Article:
And then there was the picture window to deal with.  Although it is a great design feature, it is maddeningly off-center on the wall.  We decided to try a visual trick to help deal with it.  We centered our curtain rod on the wall- NOT the window- and hung it at 96" high.  It ended up working really well!  We simply have the curtains on one side spread out further to cover the portion of wall.  This creates the illusion that the window is centered on the wall.  The visual camouflage works even better when it's light outside- you don't notice the wall behind the sheers at all.

Why are they called club chairs when they are used in living rooms?

The mirror above the piano is still a little too low- I would love to have a mantel or something to give my small piano more oomph.  I would also love to have a couple of trays to corral our magazines and remotes- they seem to spread and multiply every time we have family couch time.  I have been looking at some but I have yet to find the perfect one.  I've been considering DIYing one, we'll see if that comes to fruition!

Now comes my two favorite parts of this room.  One is here:

Restoration Hardware much?

Steve recently discovered he has some major woodworking skills.  "Recently" meaning about 3 months ago.  We had been looking for a small table to sit between the low club chairs.  After coming up empty-handed, I found plans for one that I loved on Shanty 2 Chic and Ana White.  Steve agreed to give it a go and we ended up with the coolest Restoration Hardware knockoff nightstand ever.  Agreed?  Yeah, I knew you would.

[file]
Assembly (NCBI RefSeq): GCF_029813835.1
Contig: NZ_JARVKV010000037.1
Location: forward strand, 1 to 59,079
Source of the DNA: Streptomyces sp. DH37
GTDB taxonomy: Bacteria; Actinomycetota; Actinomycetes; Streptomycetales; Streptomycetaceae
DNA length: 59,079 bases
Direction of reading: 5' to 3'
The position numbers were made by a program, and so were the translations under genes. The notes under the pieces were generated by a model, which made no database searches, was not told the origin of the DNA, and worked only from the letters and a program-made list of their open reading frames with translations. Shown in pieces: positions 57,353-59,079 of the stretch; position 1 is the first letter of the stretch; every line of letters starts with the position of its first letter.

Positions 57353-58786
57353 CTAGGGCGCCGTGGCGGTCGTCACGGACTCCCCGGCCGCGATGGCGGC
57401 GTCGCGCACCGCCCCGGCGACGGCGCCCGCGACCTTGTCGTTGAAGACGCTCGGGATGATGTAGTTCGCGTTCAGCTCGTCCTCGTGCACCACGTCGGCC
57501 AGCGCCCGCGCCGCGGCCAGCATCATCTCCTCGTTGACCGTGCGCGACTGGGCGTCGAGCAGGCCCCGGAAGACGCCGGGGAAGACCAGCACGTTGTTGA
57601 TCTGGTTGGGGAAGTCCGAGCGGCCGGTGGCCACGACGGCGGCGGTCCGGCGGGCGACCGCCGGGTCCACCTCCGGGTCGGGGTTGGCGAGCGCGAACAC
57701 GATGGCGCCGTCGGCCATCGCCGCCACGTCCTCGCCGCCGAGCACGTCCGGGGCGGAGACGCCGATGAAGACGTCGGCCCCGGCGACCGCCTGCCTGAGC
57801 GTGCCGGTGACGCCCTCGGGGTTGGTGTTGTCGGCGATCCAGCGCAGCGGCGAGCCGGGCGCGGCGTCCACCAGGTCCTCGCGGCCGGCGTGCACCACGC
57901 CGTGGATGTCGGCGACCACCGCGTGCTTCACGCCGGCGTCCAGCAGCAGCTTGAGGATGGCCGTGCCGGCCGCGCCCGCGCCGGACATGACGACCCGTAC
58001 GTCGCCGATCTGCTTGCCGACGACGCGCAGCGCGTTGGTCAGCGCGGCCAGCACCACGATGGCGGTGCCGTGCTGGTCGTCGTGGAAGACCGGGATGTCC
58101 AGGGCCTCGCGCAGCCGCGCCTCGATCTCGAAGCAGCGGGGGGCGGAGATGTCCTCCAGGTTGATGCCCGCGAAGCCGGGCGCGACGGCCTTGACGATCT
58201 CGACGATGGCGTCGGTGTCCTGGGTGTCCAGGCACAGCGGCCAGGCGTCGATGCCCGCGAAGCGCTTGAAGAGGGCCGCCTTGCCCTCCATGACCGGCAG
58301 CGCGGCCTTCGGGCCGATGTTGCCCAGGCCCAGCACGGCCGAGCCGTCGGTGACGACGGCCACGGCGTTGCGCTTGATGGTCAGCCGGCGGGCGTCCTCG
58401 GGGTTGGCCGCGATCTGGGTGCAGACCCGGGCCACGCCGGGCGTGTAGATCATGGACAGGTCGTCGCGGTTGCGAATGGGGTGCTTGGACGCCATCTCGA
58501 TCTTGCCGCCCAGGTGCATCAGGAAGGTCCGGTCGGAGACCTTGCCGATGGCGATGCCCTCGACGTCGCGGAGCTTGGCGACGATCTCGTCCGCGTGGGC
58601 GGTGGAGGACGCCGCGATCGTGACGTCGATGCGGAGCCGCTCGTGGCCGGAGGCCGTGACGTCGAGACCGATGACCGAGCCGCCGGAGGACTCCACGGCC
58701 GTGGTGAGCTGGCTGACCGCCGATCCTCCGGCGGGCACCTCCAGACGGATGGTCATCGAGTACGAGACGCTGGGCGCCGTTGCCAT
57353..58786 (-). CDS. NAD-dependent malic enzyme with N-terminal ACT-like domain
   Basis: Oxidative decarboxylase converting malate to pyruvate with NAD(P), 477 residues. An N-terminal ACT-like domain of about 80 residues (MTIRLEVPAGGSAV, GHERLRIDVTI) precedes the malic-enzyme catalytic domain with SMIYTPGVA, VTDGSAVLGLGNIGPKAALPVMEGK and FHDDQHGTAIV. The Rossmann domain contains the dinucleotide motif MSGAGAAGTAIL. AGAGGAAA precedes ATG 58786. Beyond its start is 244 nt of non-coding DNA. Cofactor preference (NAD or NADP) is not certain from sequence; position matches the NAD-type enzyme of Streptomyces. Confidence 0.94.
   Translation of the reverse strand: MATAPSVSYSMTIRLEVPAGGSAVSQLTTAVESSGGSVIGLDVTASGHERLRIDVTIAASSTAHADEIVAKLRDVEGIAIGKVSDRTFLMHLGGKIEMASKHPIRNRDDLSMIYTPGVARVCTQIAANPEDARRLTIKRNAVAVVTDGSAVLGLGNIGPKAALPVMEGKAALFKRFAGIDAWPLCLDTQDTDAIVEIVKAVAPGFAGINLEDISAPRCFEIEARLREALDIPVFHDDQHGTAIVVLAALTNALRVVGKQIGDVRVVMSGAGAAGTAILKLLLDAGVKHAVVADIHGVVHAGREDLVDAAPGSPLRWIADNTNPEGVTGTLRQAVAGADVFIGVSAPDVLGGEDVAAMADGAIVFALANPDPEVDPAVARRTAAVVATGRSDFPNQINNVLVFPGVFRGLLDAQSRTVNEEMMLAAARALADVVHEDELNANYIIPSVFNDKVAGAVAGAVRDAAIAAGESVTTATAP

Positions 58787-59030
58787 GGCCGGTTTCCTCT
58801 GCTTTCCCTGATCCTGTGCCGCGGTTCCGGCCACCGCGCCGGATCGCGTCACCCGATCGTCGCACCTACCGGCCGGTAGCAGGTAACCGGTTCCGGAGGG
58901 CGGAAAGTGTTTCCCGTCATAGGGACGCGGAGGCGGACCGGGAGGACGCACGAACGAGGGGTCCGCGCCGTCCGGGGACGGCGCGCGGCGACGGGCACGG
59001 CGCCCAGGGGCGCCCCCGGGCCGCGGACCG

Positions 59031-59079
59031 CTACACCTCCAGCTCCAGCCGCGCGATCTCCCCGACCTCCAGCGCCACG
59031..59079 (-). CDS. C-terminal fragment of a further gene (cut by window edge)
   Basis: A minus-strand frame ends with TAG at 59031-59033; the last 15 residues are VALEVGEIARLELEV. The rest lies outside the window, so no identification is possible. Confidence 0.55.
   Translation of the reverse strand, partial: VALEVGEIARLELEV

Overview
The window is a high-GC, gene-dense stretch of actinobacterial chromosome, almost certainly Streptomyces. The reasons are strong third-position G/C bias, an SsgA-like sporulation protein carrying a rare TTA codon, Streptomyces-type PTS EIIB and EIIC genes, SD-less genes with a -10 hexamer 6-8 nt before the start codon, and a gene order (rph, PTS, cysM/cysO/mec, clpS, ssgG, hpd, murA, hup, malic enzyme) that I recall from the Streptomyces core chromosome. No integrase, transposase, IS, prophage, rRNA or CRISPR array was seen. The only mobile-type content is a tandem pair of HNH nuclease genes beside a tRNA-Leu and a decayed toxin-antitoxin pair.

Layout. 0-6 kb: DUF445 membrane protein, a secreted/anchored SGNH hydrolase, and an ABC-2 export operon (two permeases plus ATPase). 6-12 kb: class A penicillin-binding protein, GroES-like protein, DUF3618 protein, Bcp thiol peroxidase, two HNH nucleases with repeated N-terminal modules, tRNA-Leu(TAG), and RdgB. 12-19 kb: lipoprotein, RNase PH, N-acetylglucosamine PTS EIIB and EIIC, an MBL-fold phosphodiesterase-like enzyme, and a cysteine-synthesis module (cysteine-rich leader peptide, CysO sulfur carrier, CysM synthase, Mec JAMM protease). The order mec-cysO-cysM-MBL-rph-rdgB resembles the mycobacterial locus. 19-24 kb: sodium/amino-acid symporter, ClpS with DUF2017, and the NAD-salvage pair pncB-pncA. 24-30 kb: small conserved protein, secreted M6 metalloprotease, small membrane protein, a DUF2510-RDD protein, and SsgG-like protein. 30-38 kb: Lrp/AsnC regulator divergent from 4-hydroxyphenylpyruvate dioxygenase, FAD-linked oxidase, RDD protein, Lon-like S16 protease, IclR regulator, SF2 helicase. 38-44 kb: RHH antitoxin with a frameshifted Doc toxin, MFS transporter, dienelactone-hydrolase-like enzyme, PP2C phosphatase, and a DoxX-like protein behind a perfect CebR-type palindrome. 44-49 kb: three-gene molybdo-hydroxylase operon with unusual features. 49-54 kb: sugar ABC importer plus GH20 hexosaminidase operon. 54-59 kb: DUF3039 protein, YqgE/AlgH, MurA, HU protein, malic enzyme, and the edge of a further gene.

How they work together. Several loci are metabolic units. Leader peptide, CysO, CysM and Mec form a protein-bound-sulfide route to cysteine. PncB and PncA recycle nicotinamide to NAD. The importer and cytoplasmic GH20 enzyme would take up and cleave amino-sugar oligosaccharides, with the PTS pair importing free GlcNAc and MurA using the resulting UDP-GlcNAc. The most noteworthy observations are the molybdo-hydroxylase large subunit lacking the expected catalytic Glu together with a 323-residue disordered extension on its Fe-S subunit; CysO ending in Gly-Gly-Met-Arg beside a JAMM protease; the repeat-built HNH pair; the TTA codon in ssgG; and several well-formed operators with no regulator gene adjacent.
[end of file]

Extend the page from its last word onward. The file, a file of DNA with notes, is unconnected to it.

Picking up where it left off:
The Kenwood Nightstand.  Saved us $300 and we uncovered Steve's hidden talents.

My other favorite part of this room can be found in this picture.  Well, my favorite part besides Indiana Jones the wiener dog.  And no, it's not the picture-less frames (but I am really excited about that project- more on that later).

Two of these things are not like the others.

It's these adorable end tables!!  This was Steve's first attempt at making furniture.  No plans, just a picture in his head and some rough measurements.  I love that he used trim for the edging, it made the tables have tray tops (it looks cool and will come in handy for corralling peanut butter M&Ms on game nights).

These little guys were painted in Valspar's Homestead Resort Pale Olive.  After 2 coats of that had dried, I distressed with wax, which is a fancy way of saying I rubbed it with an unscented white candle- hard.  Then came two coats of Valspar's Woodrow Wilson Presidential White.  Once the white paint dried, I simply rubbed all the wax off with a kitchen knife, exposing the green under the distressing.

Super easy subtle distressing.

That's about it for the living room now.  We have some more bits and pieces to go, but mostly we are quite happy with how comfortable, inviting, and personally pleasing this room is for us.

Isn't it fun watching someone discover skills they never knew they had?  I hope Steve continues making furniture for many years to come just so I can enjoy watching him try new things and improve himself.  What can I say, teacher Colleen is always near the surface.